Patrick Gill in Moscow -
The outlook for foreign investment into Russia's energy sector may appear gloomy, particularly in the light of the recent negative headlines relating to Shell and TNK-BP's prospects, but other parts of the economy offer foreign investors lots of opportunities. At the same time, the value of cross-border mergers and acquisitions is being boosted by Russian firms expanding abroad.
Sectors such as consumer finance and retail are churning out more and more attractive targets for foreign firms, and M&A in Russia is increasingly focusing on these "non-strategic" areas.
"In 2006 we are seeing positive changes in M&A, specifically the growth of mid-sized deals in a number of sectors outside oil and gas," KPMG says in a recent report.
M&A activity rose 57% on year to total $24.2bn in the first half of 2006, according to the report. The absence of large energy deals and only modest growth in the total number of transactions was compensated for by the higher average size of deals.
"The growth was due to increasing valuations of Russian businesses, lowering of risks and Russian companies' efforts to raise corporate value," KPMG notes. Russia accounted for 6.25% of the total value of European M&A, up from 4.5% in the same period of 2005. KPMG expects the value of deals to total around $50bn for the entire year.
Sprucing up the banks
One area where M&A has really taken off is in banking.
It's not only banks that are looking to capture a share of the lucrative lending and retail market; foreign carmakers' finance houses are said to be among those scanning the market for opportunities to buy up retail lenders and form their own local banking vehicles.
The savvier Russian banks are learning how to "package" themselves to increase their valuations for eventual sale to strategic investors. One way to do this is to attract an international finance institutions (IFI) as minority shareholder, as the presence of one is seen as a stamp of quality for which buyers will pay a premium. Banks with IFIs as shareholders include Sibacadembank and Absolut, which are seen as being among the most attractive acquisition targets by strategic buyers.
One foreign banker who is in the process of identifying targets says some of the most attractive banks are local institutions in smaller cities, such as Veliky Novgorod and Kaluga. Many smaller players have their own niche in cities of under 500,000, and these banks are now appearing on the radar of foreign players.
Selecting a specific region with promising growth is more important than having a countrywide presence, says another European banker.
Despite the lack of "political" risk in retail banking at least outside the oligarch-owned banks commercial risks can make acquisitions particularly hazardous. The two main issues are finding an appropriate target and knowing what exactly you are buying.
Obstacles to a successful acquisition fall into several main categories, according to bankers familiar with the process.
The first is not being fast enough: sometimes a bank finds a suitable target, but is then beaten to the acquisition by a rapidly expanding domestic (often state-owned) bank. Next is the problem of "reputational" risk, when a bank is financially attractive but turns out to have been involved in questionable practices that could damage a potential buyer's image. Integration problems, when the target's structure makes fitting it into a global entity's portfolio difficult, is another common issue. Another major deal killer is that existing owners want to retain at least a blocking stake, or 25% plus one share, something few international banks will agree to.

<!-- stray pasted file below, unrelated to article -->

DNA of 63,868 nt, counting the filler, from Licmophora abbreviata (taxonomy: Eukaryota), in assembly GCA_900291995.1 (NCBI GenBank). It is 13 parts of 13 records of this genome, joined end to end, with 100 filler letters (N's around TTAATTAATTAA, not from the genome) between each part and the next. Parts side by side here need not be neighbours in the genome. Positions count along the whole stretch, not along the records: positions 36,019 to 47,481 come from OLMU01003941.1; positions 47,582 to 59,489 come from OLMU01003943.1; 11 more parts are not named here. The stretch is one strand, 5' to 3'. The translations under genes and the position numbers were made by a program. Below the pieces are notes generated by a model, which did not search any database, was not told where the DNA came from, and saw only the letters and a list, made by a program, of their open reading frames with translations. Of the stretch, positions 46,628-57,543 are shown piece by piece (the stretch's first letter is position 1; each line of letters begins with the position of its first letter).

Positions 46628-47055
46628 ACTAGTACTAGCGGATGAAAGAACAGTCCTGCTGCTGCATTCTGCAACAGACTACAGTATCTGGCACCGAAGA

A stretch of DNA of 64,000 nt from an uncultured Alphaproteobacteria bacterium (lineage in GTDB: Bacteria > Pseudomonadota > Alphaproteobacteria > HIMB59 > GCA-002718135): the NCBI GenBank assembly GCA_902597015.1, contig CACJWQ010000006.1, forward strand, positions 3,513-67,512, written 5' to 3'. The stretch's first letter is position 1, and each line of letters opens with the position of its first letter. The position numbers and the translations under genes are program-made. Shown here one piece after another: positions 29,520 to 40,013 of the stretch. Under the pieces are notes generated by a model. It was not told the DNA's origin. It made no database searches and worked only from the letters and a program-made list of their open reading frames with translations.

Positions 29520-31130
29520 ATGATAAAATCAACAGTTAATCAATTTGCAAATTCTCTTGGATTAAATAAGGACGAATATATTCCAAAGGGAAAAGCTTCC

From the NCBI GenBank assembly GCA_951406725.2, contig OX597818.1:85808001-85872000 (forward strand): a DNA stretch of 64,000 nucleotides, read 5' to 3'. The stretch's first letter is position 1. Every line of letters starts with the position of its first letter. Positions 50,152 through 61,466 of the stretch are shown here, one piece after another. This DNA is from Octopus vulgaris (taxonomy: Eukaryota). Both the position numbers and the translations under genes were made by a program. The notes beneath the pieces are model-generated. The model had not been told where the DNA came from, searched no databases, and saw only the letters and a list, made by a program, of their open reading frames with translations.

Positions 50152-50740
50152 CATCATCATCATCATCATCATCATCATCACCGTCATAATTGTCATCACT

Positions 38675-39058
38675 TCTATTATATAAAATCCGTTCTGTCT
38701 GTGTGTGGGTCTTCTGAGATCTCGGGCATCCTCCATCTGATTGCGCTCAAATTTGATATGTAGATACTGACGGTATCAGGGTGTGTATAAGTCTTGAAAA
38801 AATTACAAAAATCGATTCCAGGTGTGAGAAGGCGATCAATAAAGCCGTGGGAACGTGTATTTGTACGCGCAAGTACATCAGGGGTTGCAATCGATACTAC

Agreeing the deal with numerous minority shareholders can be another troublesome task. Russia may not be a market known for its protection of minority shareholders, but when you have to track down 50 shareholders who own just 1.5%, they have too much protection, some would-be acquirers say.
Another area where cross-border M&A is set to pick up is outbound activity by Russian companies competing for a larger slice of global business. Bolstered by rising ambitions and access to financing, Russian firms are already buying up assets far beyond their domestic market. "Leading Russian companies and financial investors are showing serious intentions toward acquisitions of new foreign assets," KPMG's report noted.
It remains unclear how welcome large Russian outbound strategic investments will be. Reports earlier this month said the US authorities intend to examine Roman Abramovich's links with the Kremlin before deciding whether to approve the sale of Oregon Steel to steelmaker Yevraz Group, which the billionaire co-owns.
Martin Schwedler, a member of the managing board at Raiffeisen Investment, says the M&A landscape needs a "big hit" deal, such as Sistema's rumoured plan to acquire a stake in Deutsche Telekom, to pave the way for large strategic transactions by Russian firms.
Russia is already becoming one of the leading emerging market foreign investors, Schwedler notes. Specific synergies that Russian companies bring to targets include flexible decision making, low-cost resources and experience of difficult business environments, he adds. "If Russian companies manage to improve their reputation internationally, they'll become the new global players," Schwedler reckons.
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